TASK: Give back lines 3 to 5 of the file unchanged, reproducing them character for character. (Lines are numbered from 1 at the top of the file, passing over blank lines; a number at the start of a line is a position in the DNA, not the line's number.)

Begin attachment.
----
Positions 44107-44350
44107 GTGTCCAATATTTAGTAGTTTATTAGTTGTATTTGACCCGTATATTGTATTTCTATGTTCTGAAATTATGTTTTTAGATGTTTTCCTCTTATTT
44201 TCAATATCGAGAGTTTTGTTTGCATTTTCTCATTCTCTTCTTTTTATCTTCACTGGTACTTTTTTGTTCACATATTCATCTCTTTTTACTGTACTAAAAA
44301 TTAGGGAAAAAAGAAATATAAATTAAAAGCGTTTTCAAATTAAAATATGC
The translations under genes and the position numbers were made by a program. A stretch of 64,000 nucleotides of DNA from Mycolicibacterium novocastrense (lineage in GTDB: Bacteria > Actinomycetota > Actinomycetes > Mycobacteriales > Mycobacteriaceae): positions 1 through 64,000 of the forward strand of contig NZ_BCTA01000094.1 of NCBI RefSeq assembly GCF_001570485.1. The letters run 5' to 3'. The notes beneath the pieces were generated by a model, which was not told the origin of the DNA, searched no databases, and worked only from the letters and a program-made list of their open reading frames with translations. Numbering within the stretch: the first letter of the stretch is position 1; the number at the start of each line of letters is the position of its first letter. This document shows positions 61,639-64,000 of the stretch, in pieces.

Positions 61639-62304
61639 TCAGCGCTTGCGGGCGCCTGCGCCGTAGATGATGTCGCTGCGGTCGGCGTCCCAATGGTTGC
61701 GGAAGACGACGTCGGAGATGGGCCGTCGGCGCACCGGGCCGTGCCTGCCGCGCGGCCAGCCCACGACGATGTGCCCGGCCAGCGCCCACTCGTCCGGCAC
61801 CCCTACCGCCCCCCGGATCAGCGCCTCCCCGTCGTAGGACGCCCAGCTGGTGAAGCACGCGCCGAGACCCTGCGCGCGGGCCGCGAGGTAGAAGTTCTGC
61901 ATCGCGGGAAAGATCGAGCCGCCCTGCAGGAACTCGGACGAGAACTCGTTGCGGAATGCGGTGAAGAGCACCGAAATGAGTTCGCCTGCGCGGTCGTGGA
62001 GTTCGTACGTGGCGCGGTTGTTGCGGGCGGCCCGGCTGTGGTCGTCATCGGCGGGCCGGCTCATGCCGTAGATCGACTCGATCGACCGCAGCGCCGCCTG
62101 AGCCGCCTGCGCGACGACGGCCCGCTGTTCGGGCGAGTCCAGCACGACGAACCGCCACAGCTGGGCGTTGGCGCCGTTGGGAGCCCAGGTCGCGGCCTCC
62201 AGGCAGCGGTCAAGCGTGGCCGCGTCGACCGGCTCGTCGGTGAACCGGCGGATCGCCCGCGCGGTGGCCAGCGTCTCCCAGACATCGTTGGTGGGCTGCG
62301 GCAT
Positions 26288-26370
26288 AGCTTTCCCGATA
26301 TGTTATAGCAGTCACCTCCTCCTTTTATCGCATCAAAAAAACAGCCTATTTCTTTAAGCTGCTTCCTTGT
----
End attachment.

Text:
44201 TCAATATCGAGAGTTTTGTTTGCATTTTCTCATTCTCTTCTTTTTATCTTCACTGGTACTTTTTTGTTCACATATTCATCTCTTTTTACTGTACTAAAAA
44301 TTAGGGAAAAAAGAAATATAAATTAAAAGCGTTTTCAAATTAAAATATGC
The translations under genes and the position numbers were made by a program. A stretch of 64,000 nucleotides of DNA from Mycolicibacterium novocastrense (lineage in GTDB: Bacteria > Actinomycetota > Actinomycetes > Mycobacteriales > Mycobacteriaceae): positions 1 through 64,000 of the forward strand of contig NZ_BCTA01000094.1 of NCBI RefSeq assembly GCF_001570485.1. The letters run 5' to 3'. The notes beneath the pieces were generated by a model, which was not told the origin of the DNA, searched no databases, and worked only from the letters and a program-made list of their open reading frames with translations. Numbering within the stretch: the first letter of the stretch is position 1; the number at the start of each line of letters is the position of its first letter. This document shows positions 61,639-64,000 of the stretch, in pieces.